Lottery Privatization Deal Finalized by Corbett
Pennsylvania Governor Tom Corbett's administration has finalized a contract to allow British lottery operator Camelot Global Services to run the Pennsylvania Lottery for the next 20 years. A spokesman for the state attorney general's office said the contract paperwork arrived Wednesday night. Attorney General Kathleen Kane's office has 30 days to review it.
The administration said Thursday, “This partnership will maximize Lottery profit to ensure secure, predictable funding for programs benefiting a dramatically growing senior population.” Some lawmakers, including a long list of Democrats, disagree and say they will sue to stop the deal.
The contract calls for Camelot to give the state a minimum of $34.6 billion over the life of the deal. Corbett said that is better than had been projected under the current operations. Profits from the lottery benefit programs aimed at helping seniors.
“This is about providing for and protecting seniors, and nothing else,” said Corbett. “Today in Pennsylvania there are nearly 2.7 million individuals age 60 and older, and that number will grow to 3.6 million by 2030. We have the fourth largest population of older adults in the country, and with that comes significant and costly obligations.”
Corbett said the deal means an injection of $50 million in the current budget year. The governor would like to see those funds used “for home and community-based services so that older adults may continue to live in their homes.”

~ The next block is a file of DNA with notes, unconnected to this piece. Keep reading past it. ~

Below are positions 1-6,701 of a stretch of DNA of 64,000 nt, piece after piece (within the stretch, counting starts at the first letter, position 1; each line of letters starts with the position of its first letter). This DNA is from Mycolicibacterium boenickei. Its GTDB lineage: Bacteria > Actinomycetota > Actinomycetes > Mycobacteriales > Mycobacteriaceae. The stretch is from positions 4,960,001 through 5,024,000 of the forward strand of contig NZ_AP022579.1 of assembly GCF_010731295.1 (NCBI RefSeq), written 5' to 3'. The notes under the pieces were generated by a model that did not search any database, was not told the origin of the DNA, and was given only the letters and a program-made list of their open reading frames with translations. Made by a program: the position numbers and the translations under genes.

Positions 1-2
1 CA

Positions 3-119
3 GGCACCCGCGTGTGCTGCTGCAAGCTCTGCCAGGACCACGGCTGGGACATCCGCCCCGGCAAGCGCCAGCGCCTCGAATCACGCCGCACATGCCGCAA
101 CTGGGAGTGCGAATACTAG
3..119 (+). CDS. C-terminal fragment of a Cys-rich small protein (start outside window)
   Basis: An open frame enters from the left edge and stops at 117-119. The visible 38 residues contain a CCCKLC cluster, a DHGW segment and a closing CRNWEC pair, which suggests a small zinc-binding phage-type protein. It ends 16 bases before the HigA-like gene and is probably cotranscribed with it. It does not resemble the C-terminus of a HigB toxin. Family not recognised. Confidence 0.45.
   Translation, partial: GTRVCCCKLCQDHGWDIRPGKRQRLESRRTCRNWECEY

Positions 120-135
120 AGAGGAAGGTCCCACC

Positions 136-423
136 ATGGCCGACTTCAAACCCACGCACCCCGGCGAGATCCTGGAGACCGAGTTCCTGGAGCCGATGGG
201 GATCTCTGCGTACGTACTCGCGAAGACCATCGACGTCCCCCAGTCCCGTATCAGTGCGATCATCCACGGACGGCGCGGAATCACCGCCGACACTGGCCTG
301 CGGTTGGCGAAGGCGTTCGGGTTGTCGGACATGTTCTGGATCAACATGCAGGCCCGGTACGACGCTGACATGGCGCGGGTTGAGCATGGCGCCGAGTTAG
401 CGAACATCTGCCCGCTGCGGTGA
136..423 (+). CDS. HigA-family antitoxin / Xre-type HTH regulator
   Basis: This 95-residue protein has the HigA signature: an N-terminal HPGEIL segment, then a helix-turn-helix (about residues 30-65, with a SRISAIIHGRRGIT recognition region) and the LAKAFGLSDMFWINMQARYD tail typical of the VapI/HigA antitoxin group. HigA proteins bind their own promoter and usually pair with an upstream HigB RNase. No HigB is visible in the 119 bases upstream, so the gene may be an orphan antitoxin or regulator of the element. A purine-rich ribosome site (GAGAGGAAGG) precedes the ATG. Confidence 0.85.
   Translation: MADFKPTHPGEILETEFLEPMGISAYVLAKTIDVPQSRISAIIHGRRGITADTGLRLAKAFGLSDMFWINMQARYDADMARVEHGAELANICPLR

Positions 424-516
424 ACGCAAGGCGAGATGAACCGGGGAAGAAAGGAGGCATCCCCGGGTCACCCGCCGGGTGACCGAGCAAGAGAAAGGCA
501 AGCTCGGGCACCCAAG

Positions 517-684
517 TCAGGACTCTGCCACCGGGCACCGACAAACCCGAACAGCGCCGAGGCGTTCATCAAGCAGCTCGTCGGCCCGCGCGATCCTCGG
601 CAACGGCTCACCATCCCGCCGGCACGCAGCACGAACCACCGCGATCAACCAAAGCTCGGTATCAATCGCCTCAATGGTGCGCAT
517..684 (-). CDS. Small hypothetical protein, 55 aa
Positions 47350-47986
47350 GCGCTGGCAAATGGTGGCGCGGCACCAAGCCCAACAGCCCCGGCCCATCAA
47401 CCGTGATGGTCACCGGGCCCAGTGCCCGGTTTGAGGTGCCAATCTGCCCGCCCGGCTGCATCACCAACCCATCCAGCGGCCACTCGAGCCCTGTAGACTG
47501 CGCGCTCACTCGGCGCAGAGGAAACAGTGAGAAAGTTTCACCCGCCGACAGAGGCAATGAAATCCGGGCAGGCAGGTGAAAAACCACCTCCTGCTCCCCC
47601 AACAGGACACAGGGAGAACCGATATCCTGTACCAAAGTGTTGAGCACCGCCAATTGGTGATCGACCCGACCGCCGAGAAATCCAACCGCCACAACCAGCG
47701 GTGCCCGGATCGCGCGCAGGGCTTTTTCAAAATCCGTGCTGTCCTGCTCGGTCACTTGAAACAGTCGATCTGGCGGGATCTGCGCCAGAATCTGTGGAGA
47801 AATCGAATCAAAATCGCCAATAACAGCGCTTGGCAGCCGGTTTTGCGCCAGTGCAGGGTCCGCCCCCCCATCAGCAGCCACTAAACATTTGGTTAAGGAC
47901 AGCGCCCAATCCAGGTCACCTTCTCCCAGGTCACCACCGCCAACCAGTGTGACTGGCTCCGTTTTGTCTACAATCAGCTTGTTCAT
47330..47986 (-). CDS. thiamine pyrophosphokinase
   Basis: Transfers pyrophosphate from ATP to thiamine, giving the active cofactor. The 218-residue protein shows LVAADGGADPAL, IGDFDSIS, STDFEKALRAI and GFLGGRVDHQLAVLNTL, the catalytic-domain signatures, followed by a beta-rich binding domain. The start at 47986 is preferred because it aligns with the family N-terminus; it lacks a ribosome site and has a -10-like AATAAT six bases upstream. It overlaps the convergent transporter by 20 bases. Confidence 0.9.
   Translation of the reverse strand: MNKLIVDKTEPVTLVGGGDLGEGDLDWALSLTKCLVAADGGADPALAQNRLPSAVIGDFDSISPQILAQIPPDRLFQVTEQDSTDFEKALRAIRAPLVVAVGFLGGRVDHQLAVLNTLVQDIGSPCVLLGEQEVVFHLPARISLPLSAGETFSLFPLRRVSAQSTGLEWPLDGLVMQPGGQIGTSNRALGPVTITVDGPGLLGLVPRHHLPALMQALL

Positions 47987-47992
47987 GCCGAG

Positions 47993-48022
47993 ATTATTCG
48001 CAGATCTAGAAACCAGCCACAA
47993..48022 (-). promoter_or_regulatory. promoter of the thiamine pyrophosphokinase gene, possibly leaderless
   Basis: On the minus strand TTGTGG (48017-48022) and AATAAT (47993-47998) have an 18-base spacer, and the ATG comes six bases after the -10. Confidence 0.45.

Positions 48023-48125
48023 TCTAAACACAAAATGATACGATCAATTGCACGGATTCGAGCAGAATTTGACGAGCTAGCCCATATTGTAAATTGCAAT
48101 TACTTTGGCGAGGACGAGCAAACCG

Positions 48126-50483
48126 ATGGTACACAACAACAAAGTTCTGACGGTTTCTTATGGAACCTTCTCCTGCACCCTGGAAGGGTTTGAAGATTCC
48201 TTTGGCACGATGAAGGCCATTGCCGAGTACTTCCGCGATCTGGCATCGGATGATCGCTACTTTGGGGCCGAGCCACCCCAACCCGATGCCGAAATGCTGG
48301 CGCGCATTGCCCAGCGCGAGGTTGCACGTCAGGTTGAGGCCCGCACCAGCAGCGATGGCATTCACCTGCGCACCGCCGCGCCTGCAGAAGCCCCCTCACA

The administration breaks down the $50 million as follows:
· $21 million for the Aging Waiver: The Aging Waiver Program provides in-homes service to 28,000 seniors over age 60 who are clinically and financially vulnerable.
· $20 million for the OPTIONS Program: OPTIONS provides care management, home-delivered meals, protective services and in-home services for individuals age 60 and older. Additional increases in revenue would help decrease the waiting list of 5,400 older adults who are waiting for home support and personal care services to keep them in their homes.
· $5 million for Increased Investment in Area Agencies on Aging (AAAs): Pennsylvania’s 52 AAAs cover all 67 counties and serve as the front door for the Department of Aging services at the local level. The AAAs serve 600,000 people.
· $2 million for Senior Center Modernization: This investment will help senior centers prepare for the changing demographics and make them attractive to a younger, aging population.
With the deal Pennsylvania becomes the third state behind Illinois and Indiana to hire a private lottery manager. The deal can be renegotiated in the 10th year and it can be extended to 30 years if Camelot reaches certain performance benchmarks.
Camelot says it hopes to expand the lottery’s offerings to include Keno and other retail options.
The state expects to retain about 70 current lottery employees and Camelot has said that it intends to “retain and hire under its management all current employees who are committed to working toward increased sales and profits.”